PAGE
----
5. Find a mentor
During your internships, find a mentor (fellow videographer or professional cinematographer) and cultivate friendships. Aside from gaining valuable knowledge from someone who’s currently in the industry, this person can be a source of inspiration. Even if you’ve already found yourself a mentor early on, having more than one can be very beneficial for your career.
If possible, assist your mentor in some of their projects. Observe how they work, how they plan and execute their shots, and how they address problems that arise. Apprenticeship opens up the possibility of working as a second-shooter or getting referrals for job opportunities later on.
6. Create your own films
Spending time on real film sets with all of these creative people will strongly inspire you to create your own short film or movie to practice your hand at executing specific camera movements and filmmaking techniques. By all means, let yourself be driven to experiment and realize your own creative style. Call up your buddies and invite them to start a film project that you can all use for practice and to build your portfolios.
Let the director and/or cinematographer do their jobs of dictating the shot styles—just focus on executing them perfectly.
7. Market yourself
Once you’ve amassed a collection of short films and clips, you’re ready to start cultivating yourself as a brand. Create a website or online portfolio where you can show off your best work and your creative filmmaking style. This is what will help you stand out from the rest and establish your creative filmmaking identity to directors.
Widen your horizons and take advantage of today’s access to mass media by sharing your website or content on social media platforms like Facebook and Instagram. This way, you also increase your following and let others help promote your work through “Likes” and “Shares.” Don’t forget to leave your current contact details on your pages so interested companies and clients will know where to reach you!
8. Join a film organization
Aside from internships, joining professional film organizations and associations is a great way to gain more experience and exposure in the field, build your network, and find job opportunities. Being able to label yourself a member of a known organization in your community adds to your credibility and may even help beef up your resume.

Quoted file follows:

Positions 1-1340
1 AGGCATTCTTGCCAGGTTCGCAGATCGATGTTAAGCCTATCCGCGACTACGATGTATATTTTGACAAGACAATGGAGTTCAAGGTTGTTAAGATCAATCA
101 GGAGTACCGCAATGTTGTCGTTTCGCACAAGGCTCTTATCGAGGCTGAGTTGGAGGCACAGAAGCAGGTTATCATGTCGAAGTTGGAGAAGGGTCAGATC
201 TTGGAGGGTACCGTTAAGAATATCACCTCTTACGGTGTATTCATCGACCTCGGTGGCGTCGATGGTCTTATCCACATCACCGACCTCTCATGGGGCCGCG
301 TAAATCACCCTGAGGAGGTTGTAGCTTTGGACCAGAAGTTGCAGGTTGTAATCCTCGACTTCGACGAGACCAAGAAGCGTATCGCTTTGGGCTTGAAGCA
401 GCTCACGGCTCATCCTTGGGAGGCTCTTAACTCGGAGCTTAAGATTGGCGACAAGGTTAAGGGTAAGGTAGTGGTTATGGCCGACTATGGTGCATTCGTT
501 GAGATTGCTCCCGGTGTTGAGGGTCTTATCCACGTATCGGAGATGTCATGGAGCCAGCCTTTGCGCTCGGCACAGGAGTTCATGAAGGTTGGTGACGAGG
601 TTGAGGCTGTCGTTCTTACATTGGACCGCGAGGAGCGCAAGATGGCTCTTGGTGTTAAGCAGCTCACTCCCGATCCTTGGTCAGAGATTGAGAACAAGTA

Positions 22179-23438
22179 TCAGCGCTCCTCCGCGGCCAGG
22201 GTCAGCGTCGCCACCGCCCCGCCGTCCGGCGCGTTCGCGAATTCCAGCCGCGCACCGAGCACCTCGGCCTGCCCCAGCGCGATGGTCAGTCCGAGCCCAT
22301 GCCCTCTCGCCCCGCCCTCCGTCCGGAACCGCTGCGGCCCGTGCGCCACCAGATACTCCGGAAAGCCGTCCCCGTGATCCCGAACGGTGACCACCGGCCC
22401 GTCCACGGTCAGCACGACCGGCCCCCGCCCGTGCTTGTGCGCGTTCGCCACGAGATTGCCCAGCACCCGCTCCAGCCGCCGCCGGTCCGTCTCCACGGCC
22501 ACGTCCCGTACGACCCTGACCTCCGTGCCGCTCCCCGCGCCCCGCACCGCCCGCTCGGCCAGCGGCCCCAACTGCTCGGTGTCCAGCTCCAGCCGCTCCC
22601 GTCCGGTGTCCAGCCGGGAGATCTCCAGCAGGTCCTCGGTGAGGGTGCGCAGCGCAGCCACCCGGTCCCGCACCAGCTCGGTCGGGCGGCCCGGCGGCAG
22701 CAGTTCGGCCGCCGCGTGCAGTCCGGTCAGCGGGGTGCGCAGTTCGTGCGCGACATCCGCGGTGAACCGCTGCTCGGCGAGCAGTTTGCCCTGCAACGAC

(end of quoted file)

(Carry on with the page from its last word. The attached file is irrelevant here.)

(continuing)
Some groups focus on certain types of videography, so you may want to first do a little research on the available organizations to check if any of them are aligned with your style and what you’re interested in working on.
9. Apply for jobs
With both theoretical and technical knowledge, first-hand experience in films sets and in making your own films, an established identity and creative style, a few backers, and a pretty impressive portfolio, you can finally try to search for job opportunities. Search online for job openings, make a few calls to film companies, and send word out to family, friends, and colleagues.
If you’re lucky, work will find you without you even having to lift a finger. And when clients come knocking, don’t reject those that don’t pay as much as you’d hope. It may be a better idea to focus on learning and gaining more experience from your first few projects.
The film industry is pretty small; you wouldn’t want to be labeled an arrogant newbie long before catching your big break.
10. Further develop your skills and career
Learning doesn’t stop after your advanced filmmaking workshop. As the film industry develops new filmmaking techniques, manufacturing companies continue to come out with high-tech film equipment. These make it crucial to keep up with the latest trends, pursue extended education in filmmaking, and take on more challenging jobs that will help you achieve success and maintain your relevance in the field. Keep on learning and consider going for a cinematographer job when the opportunity presents it.